The Leweton Cultural Group hail from the remote northern tropical islands of Vanuatu and they travel the world performing the Na Mao and Nelang dances as a prelude to the mystical water music, dressed in their traditional costumes of Gaua and Mere Lava made from flowers and leaves, coconuts and pandanus. Their performance is truly mesmerizing as they reimagine the old with contemporary expressions of Matto – bringing together traditional beats and rhythms with ukelele-led melodies and soaring vocal harmonies.  The Leweton Cultural Group will also facilitate traditional weaving, cooking, percussion, and storytelling workshops.
Mesmerising, stirring, unforgettable… the Leweton Cultural Group will add a truly unique performance element to any event.


Come and join the men and women of the Leweton Cultural Group from northern Vanuatu as they demonstrate their traditional cultural activities. In these collaborative and engaging sessions the Leweton Cultural Group work with participants to create toys, utensils, baskets using traditional weaving techniques.  Traditional cooking techniques are also demonstrated and participants will have the opportunity to taste traditional food.


And of course what they are famous for – the spellbinding cultural display of the women from Vanuatu’s remote northern islands as they stand waist-deep in water while swirling and slapping the surface to create a beautiful rhythmic tapestry of aquatic percussion and an hypnotic visual display.


The waters lapping at the shores of your festival will, in the hands of Vanuatu’s Leweton Water Music troupe, become a fluid instrument that produces music to delight families and audiences of all ages.


The Leweton group has stunned audiences at World Expo 2008 in Zaragova, several European Union diplomatic functions the Rainforest World Music Festival in Borneo, Bellingen Global Carnival and the Lukaotem Gud Santo Festival.
The Water Music of Vanuatu is a once-in-a-lifetime performance that needs to be seen (and heard) to be believed.


Hilda, Celia, Edith, Anne, Claudia and Melissa are local Ni Vanuatu ladies from Gaua and Mere Lava who now live in Espiritu Santo. The Leweton Custom and Cultural Village perform the unique water music passed down from generation to generation.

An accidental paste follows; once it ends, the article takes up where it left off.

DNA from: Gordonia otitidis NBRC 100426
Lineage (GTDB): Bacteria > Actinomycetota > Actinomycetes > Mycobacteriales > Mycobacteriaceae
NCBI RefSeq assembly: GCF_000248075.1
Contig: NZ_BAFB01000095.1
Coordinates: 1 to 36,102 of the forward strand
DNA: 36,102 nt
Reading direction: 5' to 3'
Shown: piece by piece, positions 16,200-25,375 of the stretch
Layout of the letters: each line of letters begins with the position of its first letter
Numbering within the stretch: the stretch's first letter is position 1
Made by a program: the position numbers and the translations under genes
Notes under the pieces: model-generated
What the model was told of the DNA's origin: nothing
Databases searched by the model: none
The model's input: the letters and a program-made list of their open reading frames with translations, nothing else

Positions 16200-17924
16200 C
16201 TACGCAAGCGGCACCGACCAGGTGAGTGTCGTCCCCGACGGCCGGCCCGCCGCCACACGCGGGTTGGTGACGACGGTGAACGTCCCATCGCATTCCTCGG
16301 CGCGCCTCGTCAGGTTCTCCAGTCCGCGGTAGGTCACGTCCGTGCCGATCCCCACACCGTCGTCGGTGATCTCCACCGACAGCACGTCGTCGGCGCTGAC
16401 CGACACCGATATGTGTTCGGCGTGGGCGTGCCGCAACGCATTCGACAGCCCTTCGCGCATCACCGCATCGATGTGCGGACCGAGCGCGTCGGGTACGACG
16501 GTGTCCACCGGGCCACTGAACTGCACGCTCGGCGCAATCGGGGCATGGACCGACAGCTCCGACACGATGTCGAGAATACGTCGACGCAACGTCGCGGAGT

Traditionally women from the village went down to sea, rivers or creeks to bathe, to collect food. Having no municipal water supply in the villages all activities centred on and around the water systems.


Standing in a circle or semi-circle washing and bathing the women started playing with the sounds they heard around them from nature and the environment.


With pieces titled Thunder, Cascade Falls, Big Whale Fish Playing with Small Whale Fish, Waves Breaking on the Reefs, Big Fish Chasing Skull Fish, Running Water and Rain Falling on the Taro Leafs, and Men’s Custom Dance, the Leweton Women’s Water Music evoke the sounds of nature.


Today the unique sound of water music is played all around Gaua and Mere- Lava Island being passed down from Grandmother to Mother to Daughter. The teaching of water music is taught in school to girls only from the age of 6 years old.


On the Island of Espiritu Santo, in the cultural Village of Leweton this unique tradition has been kept alive by a happy and enchanted group of ladies who are enjoying playing with water.


Dressed in the traditional costumes of Gaua and Mere Lava, including arm bands and headwear made from flowers and leaves, the women sidle into a half moon formation. Their bodies lean forward over the water waiting for the signal. The leader’s head dips in a nod. Hands are united in action. The water is beaten into a rhythmic swirl. The palm of their hands slaps each passing wave. Their hands move closer to their bodies and then away again


The percussion sound of unique Water Music fills the air. The glee of the women’s shouts punctuates the music occasionally. With pieces titled “The Sound of Thunder”, “Cascade Falls”, “Big Whale Fish Playing With Small Whale Fish”, “Waves Breaking on the Reef”, the women evoke the sounds their ancestresses have live with for thousands of years. And the crescent formation reflects the way the women have worked standing in a  semi-circle at the water’s edge, or in the river … washing and bathing and collecting shellfish. The sounds they reproduce are the sounds of life and renewal; the past interweaving so completely with the present that its easy to lose yourself in the captivating rhythms


To sit, eyes closed and absorb the sound, it is easy to imagine yourself in a modern day concert hall – and maybe you are! But maybe you are sitting on one of the mystical tropical islands in the northern part of Vanuatu, in the South Pacific. You have just climbed down a narrow well-worn path, through a pristine bush wilderness. Few tourists, except the occasional yachty, experience the joys of being welcomed by these friendly warm people of Gaua.


Each piece lasts for several minutes. The performers are soaked from head to toe. The crowd sits momentarily stunned before breaking into applause.


Contact: info@furtherarts.org

Using arts and culture for social transformation